Healthy Living – Bad News for Two Fad Diets

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The past two months saw an evidence-based takedown of two popular fad diets. The first was intermittent fasting, or IF. IF has been proclaimed to be an easy way to cut calories and train your body to burn more fat and reduce weight. The basic premise of this diet is to fast on and off as a strategy to cut calories. In the most impressive study to date published in JAMA Internal Medicine, patients afflicted with obesity were assigned to 1 of 3 groups for a year: alternate-day fasting (25% of calorie needs on fast days; 125% of calorie needs on alternating “feast” days); daily calorie restriction (75% of calorie needs every day); or no intervention.

After one year, weight loss between the IF diet (6%) and the caloric restriction diet (5.3%) was the same. There is nothing special about IF. What matters in dieting for weight loss is calorie reduction. It’s also worth pointing out that the IF diet had a significantly lower adherence rate, meaning that is was more difficult to follow.

In the “conflicts of interest” section of the published manuscript, the senior author acknowledges that she received an advance from a publishing company for a book called “The Every-Other-Day Diet: The Diet That Lets You Eat All You Want (Half the Time) and Keep the Weight Off.” A first glance, I thought this was great. Transparency in science is something scientists need to work on. Considering the author has shown that IF results in low adherence and is no different than reducing calories, she won’t mislead the public by publishing a book touting IF as the next great diet plan? Upon closer inspection, this book was published in 2013. In fact, it has its own website with the statement “This is a revolutionary, science-proven, easy-to-follow diet.” We now know IF is not revolutionary in the sense that it does not offer better results vs. simply restricting calories, and it is not easy-to-follow.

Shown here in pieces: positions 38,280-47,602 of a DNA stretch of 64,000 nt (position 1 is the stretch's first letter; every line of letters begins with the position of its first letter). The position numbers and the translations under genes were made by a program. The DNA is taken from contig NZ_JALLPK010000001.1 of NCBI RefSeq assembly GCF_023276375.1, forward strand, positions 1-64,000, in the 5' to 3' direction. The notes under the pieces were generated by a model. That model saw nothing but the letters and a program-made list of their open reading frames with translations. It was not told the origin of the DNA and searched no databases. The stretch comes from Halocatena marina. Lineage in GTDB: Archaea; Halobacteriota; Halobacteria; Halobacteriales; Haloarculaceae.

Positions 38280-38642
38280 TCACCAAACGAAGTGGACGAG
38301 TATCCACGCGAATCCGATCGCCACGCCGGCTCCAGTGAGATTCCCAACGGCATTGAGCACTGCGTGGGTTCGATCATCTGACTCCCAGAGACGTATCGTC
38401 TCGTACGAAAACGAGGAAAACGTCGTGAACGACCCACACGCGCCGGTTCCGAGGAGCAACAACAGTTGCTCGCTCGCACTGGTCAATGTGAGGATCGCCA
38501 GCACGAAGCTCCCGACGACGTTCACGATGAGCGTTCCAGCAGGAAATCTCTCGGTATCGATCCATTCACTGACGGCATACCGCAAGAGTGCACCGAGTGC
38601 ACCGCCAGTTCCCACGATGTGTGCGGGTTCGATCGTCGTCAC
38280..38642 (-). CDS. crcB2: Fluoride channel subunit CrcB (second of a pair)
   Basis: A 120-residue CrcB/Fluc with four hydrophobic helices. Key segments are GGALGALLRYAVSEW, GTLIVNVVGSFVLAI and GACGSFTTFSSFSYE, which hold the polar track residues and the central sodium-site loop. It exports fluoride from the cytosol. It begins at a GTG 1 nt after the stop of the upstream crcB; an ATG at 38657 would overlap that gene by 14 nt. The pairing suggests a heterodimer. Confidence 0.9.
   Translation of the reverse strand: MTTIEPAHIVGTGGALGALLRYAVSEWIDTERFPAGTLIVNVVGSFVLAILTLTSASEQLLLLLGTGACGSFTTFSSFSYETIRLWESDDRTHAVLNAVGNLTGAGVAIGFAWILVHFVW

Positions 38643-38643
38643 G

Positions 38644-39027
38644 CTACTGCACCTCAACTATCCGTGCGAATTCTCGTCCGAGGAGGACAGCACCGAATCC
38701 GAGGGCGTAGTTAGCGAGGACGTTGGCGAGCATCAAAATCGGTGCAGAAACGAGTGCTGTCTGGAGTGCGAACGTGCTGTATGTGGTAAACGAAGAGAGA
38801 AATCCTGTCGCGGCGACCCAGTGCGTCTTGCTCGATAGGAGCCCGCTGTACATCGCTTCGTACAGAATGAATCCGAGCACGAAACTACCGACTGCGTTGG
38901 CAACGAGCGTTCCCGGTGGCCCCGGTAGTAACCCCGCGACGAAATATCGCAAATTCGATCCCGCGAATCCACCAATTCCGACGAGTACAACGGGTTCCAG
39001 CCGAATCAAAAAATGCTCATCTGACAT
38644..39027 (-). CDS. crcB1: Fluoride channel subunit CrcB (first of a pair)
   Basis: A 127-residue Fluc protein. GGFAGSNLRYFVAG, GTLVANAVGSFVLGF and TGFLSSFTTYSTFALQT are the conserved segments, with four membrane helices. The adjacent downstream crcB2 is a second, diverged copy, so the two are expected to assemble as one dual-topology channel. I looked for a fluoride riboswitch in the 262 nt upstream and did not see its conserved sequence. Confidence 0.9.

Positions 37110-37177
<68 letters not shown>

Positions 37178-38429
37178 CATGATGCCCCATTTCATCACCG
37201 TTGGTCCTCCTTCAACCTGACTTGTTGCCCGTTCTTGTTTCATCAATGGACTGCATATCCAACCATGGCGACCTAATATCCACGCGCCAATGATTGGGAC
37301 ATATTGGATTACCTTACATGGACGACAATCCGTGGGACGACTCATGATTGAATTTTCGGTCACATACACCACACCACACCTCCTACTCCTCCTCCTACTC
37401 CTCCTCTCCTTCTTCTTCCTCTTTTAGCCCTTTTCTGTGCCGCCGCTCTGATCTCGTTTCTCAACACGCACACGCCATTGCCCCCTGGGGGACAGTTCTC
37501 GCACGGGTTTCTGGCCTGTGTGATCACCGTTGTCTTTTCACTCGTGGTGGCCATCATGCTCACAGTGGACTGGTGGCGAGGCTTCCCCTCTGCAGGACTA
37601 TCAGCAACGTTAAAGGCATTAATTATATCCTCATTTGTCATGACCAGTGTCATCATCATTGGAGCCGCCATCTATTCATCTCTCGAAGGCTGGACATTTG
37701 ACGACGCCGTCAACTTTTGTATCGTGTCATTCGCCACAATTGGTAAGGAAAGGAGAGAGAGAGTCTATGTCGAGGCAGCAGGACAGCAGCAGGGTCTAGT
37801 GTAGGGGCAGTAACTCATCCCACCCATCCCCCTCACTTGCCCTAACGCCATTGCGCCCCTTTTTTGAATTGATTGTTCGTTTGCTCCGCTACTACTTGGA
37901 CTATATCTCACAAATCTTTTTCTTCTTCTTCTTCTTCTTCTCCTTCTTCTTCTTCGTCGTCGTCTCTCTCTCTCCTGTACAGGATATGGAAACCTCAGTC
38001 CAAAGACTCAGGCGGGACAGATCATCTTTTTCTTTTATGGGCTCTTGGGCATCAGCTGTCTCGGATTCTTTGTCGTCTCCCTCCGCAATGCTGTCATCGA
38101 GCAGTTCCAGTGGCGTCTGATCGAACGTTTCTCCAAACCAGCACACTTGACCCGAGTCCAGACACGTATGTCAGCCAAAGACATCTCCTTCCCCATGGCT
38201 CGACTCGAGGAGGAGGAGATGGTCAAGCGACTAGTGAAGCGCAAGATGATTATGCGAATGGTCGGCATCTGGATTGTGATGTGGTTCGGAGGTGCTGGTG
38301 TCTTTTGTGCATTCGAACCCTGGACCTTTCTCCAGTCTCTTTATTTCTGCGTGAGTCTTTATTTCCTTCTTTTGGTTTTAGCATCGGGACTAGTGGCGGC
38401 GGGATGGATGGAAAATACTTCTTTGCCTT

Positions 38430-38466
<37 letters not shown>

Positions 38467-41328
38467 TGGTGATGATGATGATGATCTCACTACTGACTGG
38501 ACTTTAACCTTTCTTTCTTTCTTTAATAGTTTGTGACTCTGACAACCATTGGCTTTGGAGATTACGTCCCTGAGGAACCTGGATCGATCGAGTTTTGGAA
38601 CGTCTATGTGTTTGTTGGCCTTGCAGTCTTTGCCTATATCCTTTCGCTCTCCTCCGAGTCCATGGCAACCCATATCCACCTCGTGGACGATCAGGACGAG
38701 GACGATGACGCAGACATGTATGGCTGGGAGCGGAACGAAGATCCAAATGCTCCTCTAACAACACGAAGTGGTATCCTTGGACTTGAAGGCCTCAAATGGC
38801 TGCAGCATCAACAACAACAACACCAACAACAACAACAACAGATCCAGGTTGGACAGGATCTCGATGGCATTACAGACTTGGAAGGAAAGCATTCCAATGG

Putting the cart before the horse is a consistent issue with the blending of science, media-hype and the desire to sell books.

The second diet is Gluten-free, which was popularized by the fear-mongering and now debunked novel “Wheat Belly,” also received some bad news this month. Two independent reports have concluded that gluten-free dieting may in fact increase the risk for cardiovascular disease and obesity.

Gluten is a protein found in wheat, rye, and barley. In individuals afflicted with a disease called celiac disease, gluten causes intestinal inflammation and increases heart disease risk. This disease effects approximately 1% of the population.

Over the past few years there has been a wave of people subscribing to a gluten-free diet who do not have celiac disease. Estimates from the Government of Canada put gluten-free dieting (or “gluten avoidance”) at around 22% of the population.

A study published in the British Medical Journal, which included 64,714 women and 45,303 men, made the following conclusion; “Long term dietary intake of gluten was not associated with risk of coronary heart disease. However, the avoidance of gluten may result in reduced consumption of beneficial whole grains, which may affect cardiovascular risk. The promotion of gluten-free diets among people without celiac disease should not be encouraged.”

In other words, by avoiding gluten, people reduced their intake of healthy whole grains, which then increased their risk for cardiovascular disease. It’s not necessarily that avoiding gluten is bad, it’s that not eating a balanced diet is bad.

In a separate study presented at the European Society for Pediatric Gastroenterology, Hepatology and Nutrition Conference, gluten-free products were found to be more energy-dense than their conventional counterparts. These results suggest that gluten-free dieting may lead to unnoticed increases in caloric intake, which we know is a critical variable for obesity risk.

No doubt there are limitations to each of these studies, however I think it’s safe to conclude that evidence to support the proposed health benefits of a gluten-free diet is simply not present.

Authors promoting a miraculous dietary strategy for weight loss – even if they have PhDs or MDs as in the above examples – should be heavily scrutinized.

By Brennan Smith, PhD

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